It turns out there is a grandfather clause in boxing. As in, boxers who are grandfathers seldom win. Paul "The Marin County Assassin" Nave, proud grandpa and celebrant of his 51st birthday tomorrow, stepped into the ring Friday night
against a competent, 24-year-old professional boxer.
He did manage to step out, but he did so with a bloody visage and sans his elusive 20th professional victory.
Instead, undefeated Brandon Hoskins earned his 16th win -- and first over a "somebody
." It was a cool and blustery night under the lights at Albert Park in downtown San Rafael. Fog swirled through the quaint municipal stadium and steam billowed off the drenched combatants. It was a dramatic setting for a decidedly surreal event: a boxing match between opponents separated by a mere 26 years.
Even in his more youthful days
Nave was a boxer who absorbed punishment rather than avoiding it, and
battled to hand it back in-kind. This does not equate to a winning
formula when taking on a fighter less than half one's age: On Friday,
Nave's head and body were battered with a brutal assortment of punches.
But, true to form, he dished it out, too. In the second round, he fazed
Hoskins with a left hook, and landed a combination at the closing bell
that put the crowd of 1,200 locals on its feet, cheering for the
But Hoskins had a surprise for Nave. Namely, he was not right-handed.
Nave's corner told SF Weekly
after the fight that they only learned at the last minute that Hoskins is a converted southpaw who fights in a right-handed stance -- meaning his jabs and left cross carried unexpected power. Nave also struggled to make weight at 147 pounds, losing 11 pounds in the last two days before the bout-- including four on the final day.
Each of these would be a handicap for any fighter. But for a man in his 50s, the effect is magnified. The quicker Hoskins landed far more punches than the Marin favorite; Nave's attempt to bridge the difference with haymakers led to a number of awkward misses. And Hoskins' unexpectedly heavy hand opened up a bloody welt beneath Nave's eye midway through the fight. Hoskins spent the rest of the night aiming at it like a target.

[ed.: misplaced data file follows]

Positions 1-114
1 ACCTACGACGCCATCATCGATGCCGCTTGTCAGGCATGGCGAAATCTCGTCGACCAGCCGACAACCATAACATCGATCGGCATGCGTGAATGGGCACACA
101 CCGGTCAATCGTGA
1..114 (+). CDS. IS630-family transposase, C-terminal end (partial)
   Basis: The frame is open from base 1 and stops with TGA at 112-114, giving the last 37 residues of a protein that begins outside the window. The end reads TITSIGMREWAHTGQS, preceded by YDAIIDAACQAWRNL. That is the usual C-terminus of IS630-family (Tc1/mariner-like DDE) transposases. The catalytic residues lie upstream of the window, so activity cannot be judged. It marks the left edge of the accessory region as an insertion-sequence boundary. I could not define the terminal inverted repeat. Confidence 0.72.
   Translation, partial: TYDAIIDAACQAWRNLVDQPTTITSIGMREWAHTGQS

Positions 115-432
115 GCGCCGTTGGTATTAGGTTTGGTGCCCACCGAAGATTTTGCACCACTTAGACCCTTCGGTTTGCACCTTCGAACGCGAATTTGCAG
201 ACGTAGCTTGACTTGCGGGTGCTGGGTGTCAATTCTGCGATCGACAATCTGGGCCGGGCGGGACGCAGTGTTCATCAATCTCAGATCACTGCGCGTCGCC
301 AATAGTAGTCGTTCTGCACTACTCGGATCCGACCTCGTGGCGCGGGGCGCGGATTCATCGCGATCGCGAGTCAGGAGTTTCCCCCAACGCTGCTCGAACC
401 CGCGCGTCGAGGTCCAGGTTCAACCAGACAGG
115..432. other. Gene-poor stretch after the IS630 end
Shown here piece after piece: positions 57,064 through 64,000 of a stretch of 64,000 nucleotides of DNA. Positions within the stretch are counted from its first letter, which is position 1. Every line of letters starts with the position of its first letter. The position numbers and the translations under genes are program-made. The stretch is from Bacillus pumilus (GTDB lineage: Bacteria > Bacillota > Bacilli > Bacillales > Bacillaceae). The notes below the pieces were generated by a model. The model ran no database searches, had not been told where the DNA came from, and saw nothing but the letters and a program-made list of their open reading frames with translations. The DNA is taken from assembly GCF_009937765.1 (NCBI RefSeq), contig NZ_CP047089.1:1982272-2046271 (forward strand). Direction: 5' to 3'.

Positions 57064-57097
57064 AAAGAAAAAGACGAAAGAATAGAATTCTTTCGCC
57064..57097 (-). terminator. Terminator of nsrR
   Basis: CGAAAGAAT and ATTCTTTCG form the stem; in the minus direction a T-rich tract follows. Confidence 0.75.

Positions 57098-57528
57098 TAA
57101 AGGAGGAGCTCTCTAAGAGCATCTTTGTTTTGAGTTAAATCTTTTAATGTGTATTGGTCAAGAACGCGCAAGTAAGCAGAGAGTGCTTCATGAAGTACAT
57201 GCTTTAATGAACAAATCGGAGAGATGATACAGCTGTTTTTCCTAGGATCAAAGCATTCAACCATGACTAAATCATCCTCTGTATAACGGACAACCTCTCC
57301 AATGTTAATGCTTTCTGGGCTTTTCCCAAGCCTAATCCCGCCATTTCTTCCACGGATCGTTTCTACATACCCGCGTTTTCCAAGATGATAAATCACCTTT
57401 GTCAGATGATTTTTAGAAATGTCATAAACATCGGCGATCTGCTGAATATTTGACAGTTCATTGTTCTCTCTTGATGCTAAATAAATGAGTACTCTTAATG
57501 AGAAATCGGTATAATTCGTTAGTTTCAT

Nave fought gamely to the end. As the bell rang at the close of the eighth and final round, both fighters were holding one another up while landing a flourish of body blows.
With the outcome of the bout in the hands of the judges, one had to wonder if Nave's status as a hometown hero, scion of a fantastically successful local family, and promoter of the event -- the list of major sponsors featured the family name at least twice -- would be a factor. But, on this night, the judges sided with the 24-year-old metalworker from Hannibal, Mo. Hoskins won a majority decision -- one judge scored the bout a tie, 76-76, but the other two went for Hoskins, 78-74 and 78-73.
After the fight, as the combatants and their corners milled about the ring, Hoskins' trainer requested Nave sign the gloves the younger fighter literally beat him with. As a fight official hurried everyone out of the ring with a shout of "We gotta go, we gotta go," it remains unclear if Nave will do the same. He has, thus far, remained noncommittal on whether the evening battle under the lights in Marin will be his last hurrah.
In other fight action, Fairfield's Lamont Williams turned around the match in the third round when he turned around Brent Urban's head. The Burlingame boxer was knocked into a faraway place by a crushing right hand, then chased around the ring, wobbling, before the referee halted the bout for a technical knockout. The dejected Urban removed his mouthpiece, spat out a massive quantity of blood, and proceeded to spit out a few choice expletives to boot.
Novato's Marquita Lee won her pro debut against San Francisco's Laura Deanovic with a unanimous decision, while Richmond's Luis Alfredo Lugo earned a majority decision over Hector Alatorre of Tulare.
In the debut match of the night, Jesus Partida of Redwood City and San Francisco's Denis Madriz battled to a draw in their respective pro debuts. Madriz's camp, however, claimed one of the judges improperly scored the final round, in which Madriz felled Partida, nearly ending the fight. They'll likely appeal to the state athletic commission.
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